"Breathe in joy and peace," says Russian yoga instructor Anna when I join her for a sunset meditation lesson. "Breathe out all your frustrations and anxieties." A red-gold sun sinks slowly, silhouetting two slim figures hunting in the shallows for bivalves or bait. And as the sunset liquefies into a ridge of cloud, it casts a path of beaten brass across the dimpled ocean.
Minutes later a storm strikes and I sprint back to my bungalow through a curtain of tropical rain. I arrive drenched, exhausted, and, somehow, elated.
"Honeymoon central" is how a friend experienced in this part of the world describes the 100 or so island resorts of the Maldives. That's not entirely true of Lux South Ari Atoll. There are plenty of couples, straight and gay, as well as families, large groups, and a few singles. I catch the sounds of Chinese, Japanese, English in its many variants, German, French, Italian, Russian, and Maltese. There are enough activities on the island to allow genial intermingling of all these groups and cultures, and over the next few days I try my hand at jet skiing, sunset fishing, fly boarding; given a bit more time I would have taken scuba diving lessons. With seven restaurants and a good cafe-bakery serving Melbourne quality coffee, there's always an excuse to pull up a chair at a table looking out to a colour chart of blues.
I spend much of my time immersed, stretched like a starfish in the lagoon, gazing up at the sky. The water is refreshingly cool in the morning; by late afternoon it's as warm as a bathtub. It is then, with the ferocity gone from the sun, that guests can be seen reclining half-submerged in the shallows, reading books in the water, aqua-socialising in groups, or canoodling. It's as if human evolution has reversed and the species is returning to the primordial brine.
At two kilometres long and only a few hundred metres wide, the island is large enough to offer freedom and variety. Each day four bottles bearing messages are placed around the resort entitling the finder to a small gift: a facial, a bottle of good wine, a linen shirt or sarong, a jet-ski ride. A small, light-filled and airconditioned Wanderlust library offers more than 120 travel books. A squat banyan "wish tree" is garlanded with the hopes of hundreds of guests inked on strips of weatherproof vermillion cloth. I step up to the tree to read. Many are in Chinese, Arabic, Russian: inscrutable to me. One sweet note, in English, is from a man wishing only for happiness with his wife, and another, in French, simply asks that the sun will rise the next day.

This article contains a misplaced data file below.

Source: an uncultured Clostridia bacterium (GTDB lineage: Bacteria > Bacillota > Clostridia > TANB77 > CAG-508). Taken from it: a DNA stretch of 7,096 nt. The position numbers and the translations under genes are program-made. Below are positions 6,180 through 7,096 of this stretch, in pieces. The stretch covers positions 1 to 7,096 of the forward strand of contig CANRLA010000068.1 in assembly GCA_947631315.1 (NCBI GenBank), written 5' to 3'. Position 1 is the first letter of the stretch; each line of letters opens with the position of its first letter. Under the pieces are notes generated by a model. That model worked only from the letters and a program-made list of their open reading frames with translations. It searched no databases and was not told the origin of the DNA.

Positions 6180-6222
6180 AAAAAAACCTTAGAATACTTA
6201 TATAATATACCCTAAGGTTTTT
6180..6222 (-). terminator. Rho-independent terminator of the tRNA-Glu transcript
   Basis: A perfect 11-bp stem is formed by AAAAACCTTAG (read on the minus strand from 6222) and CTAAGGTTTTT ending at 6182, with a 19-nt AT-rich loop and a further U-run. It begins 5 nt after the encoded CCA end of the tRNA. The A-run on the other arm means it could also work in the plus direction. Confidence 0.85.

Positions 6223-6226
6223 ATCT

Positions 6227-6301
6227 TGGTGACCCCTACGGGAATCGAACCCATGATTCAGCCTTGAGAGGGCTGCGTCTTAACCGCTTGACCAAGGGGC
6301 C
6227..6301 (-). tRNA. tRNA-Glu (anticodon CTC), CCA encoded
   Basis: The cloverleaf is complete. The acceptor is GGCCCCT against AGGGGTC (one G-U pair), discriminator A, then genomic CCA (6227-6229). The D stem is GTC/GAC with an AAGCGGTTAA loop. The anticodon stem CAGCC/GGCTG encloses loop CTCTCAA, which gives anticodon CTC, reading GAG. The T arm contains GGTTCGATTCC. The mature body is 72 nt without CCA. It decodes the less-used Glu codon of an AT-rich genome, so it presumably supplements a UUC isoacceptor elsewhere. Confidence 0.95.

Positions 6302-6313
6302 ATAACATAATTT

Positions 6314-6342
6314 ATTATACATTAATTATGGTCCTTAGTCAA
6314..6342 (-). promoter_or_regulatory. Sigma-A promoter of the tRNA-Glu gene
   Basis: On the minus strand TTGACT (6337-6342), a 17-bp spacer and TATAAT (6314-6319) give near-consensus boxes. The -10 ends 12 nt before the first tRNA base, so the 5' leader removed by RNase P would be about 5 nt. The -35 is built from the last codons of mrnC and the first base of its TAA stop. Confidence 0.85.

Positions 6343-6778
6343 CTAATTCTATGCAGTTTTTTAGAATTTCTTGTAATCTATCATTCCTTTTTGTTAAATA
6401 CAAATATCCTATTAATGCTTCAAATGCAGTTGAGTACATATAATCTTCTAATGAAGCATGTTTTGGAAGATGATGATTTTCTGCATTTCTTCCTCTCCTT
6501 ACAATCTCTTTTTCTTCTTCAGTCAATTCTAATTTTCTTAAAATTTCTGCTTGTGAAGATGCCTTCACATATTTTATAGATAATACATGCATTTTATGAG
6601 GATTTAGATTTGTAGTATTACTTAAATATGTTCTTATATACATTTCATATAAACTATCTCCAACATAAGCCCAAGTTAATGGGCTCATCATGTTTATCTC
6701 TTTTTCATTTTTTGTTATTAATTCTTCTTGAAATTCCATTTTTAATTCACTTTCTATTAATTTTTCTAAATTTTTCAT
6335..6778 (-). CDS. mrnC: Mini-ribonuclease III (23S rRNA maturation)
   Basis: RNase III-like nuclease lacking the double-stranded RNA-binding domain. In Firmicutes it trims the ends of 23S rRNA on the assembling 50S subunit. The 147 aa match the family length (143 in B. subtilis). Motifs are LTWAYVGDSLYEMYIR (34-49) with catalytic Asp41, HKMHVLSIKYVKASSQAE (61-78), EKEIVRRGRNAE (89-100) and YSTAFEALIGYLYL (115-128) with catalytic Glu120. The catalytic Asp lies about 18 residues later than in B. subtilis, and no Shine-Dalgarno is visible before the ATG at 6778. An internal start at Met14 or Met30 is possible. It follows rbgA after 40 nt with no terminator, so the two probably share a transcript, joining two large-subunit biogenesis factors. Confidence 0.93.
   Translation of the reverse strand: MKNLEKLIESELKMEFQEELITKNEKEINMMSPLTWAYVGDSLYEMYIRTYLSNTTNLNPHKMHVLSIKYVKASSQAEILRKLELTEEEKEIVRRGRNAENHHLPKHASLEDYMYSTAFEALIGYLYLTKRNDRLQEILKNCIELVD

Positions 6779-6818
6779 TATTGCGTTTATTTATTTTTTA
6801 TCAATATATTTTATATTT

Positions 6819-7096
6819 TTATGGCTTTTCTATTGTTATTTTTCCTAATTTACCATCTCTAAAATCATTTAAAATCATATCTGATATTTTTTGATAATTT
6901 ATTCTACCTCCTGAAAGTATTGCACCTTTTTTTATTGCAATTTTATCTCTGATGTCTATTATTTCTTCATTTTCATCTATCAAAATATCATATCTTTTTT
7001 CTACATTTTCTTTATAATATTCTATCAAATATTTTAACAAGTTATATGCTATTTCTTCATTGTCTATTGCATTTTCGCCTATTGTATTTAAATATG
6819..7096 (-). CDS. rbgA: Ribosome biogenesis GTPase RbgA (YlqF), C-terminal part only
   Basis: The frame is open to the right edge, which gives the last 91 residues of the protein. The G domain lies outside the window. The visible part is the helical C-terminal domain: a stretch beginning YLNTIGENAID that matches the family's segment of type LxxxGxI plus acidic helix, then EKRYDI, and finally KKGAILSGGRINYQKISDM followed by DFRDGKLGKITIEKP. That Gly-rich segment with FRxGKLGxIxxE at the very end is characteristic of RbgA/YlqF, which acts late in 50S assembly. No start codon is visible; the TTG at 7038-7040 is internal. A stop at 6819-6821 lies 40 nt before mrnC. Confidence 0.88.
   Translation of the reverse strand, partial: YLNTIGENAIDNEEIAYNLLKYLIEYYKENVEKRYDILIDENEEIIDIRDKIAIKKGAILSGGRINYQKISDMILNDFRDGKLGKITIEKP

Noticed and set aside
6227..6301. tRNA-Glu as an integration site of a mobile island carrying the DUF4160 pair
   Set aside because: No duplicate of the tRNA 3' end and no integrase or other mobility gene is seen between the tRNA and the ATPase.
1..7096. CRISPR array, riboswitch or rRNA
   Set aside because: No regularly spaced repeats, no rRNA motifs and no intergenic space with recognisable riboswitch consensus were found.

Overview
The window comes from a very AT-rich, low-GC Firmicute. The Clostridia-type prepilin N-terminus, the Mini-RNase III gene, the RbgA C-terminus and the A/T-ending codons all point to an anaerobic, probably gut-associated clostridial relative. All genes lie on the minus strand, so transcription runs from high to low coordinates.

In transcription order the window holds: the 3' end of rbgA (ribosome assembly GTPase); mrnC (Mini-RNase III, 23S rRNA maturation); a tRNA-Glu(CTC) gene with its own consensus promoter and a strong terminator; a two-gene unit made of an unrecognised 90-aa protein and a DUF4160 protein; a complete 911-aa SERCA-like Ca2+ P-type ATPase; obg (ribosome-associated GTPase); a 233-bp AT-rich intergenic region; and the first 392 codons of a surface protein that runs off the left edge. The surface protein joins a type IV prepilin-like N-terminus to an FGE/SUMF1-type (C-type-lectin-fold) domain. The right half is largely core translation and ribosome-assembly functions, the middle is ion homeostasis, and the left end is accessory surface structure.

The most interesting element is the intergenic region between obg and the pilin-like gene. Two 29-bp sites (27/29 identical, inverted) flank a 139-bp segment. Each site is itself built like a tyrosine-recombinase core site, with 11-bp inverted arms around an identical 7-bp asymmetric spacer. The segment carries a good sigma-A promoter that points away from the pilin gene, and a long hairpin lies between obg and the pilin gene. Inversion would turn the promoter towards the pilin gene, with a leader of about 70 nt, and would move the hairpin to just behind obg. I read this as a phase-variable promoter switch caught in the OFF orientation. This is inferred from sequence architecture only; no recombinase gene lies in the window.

A French chap in his mid-50s whom I meet over lunch tells me he loves the "vibe" of Lux South Ari Atoll after visiting 10 other islets in the archipelago. "On the last island, small and very exclusive, I felt like I was in prison," he says. "And the food here," he gestures at his plate of grilled reef fish on a bed of cous cous and broccolini, "is superb."
One exceptional night I join a small chef's table, featuring the work of chefs from different nationalities and the delights of matching champagne. A flavour-bomb stand-out is seared foie gras with figs, lavender honey, Sri Lankan black pepper and brioche, with a glass of Krug grand cuvee.
On my last day at Lux I farewell the staff and step onto the speedboat that will take me one small step towards home, but not before penning a wish for Stephen, the whale shark, as my offering to the wish tree: "May many years await you full of peace, calm and plentiful krill."
Singapore Airlines flies daily to Male via Singapore from Sydney, Melbourne, Brisbane, Adelaide and Perth. Local airline FLYME has return flights from Male to Maamigili airport plus connecting 10- minute speedboat transfer to Lux South Ari Atoll. The seaplane between Male and Lux operates between 6am and 4pm for $600 return.
Lux Resort South Ari Atoll has 193 pavilions and villas over the water or on the beach ranging in peak season (December-April) from $870 to $2900 a night.
Excursions such as swimming with whale sharks, morning fishing, sunset cruises and full-day excursions are available in addition to water sports such as hoverboarding, jet skiing and jet surf boarding. An over-water spa offers beauty treatments and massage, while a zen wellness pavilion is a hub for yoga, meditation, pilates, tai chi and qigong.
There are eight restaurants, including Umami offering sushi kitchen, teppanyaki and robata counters alongside a large selection of sakes and Japanese whiskies.
Luke Slattery travelled courtesy of Lux South Ari Atoll.